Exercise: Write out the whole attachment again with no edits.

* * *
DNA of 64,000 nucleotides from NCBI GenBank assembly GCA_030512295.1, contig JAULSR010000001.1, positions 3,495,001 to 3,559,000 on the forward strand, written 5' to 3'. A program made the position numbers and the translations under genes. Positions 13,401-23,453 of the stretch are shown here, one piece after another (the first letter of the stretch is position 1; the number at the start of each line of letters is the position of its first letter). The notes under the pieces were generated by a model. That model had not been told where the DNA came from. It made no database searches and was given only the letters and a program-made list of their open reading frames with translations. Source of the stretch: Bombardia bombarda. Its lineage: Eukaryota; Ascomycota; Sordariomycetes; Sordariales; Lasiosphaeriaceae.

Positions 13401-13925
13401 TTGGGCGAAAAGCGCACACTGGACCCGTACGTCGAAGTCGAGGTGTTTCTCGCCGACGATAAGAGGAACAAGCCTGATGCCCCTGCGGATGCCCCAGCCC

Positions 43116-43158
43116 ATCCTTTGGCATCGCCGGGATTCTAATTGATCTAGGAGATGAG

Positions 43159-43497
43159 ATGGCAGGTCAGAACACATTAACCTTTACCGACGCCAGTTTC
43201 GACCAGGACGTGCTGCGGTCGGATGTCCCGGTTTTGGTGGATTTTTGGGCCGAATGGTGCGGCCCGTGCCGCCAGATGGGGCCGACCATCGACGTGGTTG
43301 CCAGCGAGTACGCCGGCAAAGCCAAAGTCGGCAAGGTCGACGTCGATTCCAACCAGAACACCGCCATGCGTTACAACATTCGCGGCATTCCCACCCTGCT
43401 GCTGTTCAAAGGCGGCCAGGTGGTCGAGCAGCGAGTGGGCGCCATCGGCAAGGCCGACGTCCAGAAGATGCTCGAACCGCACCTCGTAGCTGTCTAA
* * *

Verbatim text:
DNA of 64,000 nucleotides from NCBI GenBank assembly GCA_030512295.1, contig JAULSR010000001.1, positions 3,495,001 to 3,559,000 on the forward strand, written 5' to 3'. A program made the position numbers and the translations under genes. Positions 13,401-23,453 of the stretch are shown here, one piece after another (the first letter of the stretch is position 1; the number at the start of each line of letters is the position of its first letter). The notes under the pieces were generated by a model. That model had not been told where the DNA came from. It made no database searches and was given only the letters and a program-made list of their open reading frames with translations. Source of the stretch: Bombardia bombarda. Its lineage: Eukaryota; Ascomycota; Sordariomycetes; Sordariales; Lasiosphaeriaceae.

Positions 13401-13925
13401 TTGGGCGAAAAGCGCACACTGGACCCGTACGTCGAAGTCGAGGTGTTTCTCGCCGACGATAAGAGGAACAAGCCTGATGCCCCTGCGGATGCCCCAGCCC

Positions 43116-43158
43116 ATCCTTTGGCATCGCCGGGATTCTAATTGATCTAGGAGATGAG

Positions 43159-43497
43159 ATGGCAGGTCAGAACACATTAACCTTTACCGACGCCAGTTTC
43201 GACCAGGACGTGCTGCGGTCGGATGTCCCGGTTTTGGTGGATTTTTGGGCCGAATGGTGCGGCCCGTGCCGCCAGATGGGGCCGACCATCGACGTGGTTG
43301 CCAGCGAGTACGCCGGCAAAGCCAAAGTCGGCAAGGTCGACGTCGATTCCAACCAGAACACCGCCATGCGTTACAACATTCGCGGCATTCCCACCCTGCT
43401 GCTGTTCAAAGGCGGCCAGGTGGTCGAGCAGCGAGTGGGCGCCATCGGCAAGGCCGACGTCCAGAAGATGCTCGAACCGCACCTCGTAGCTGTCTAA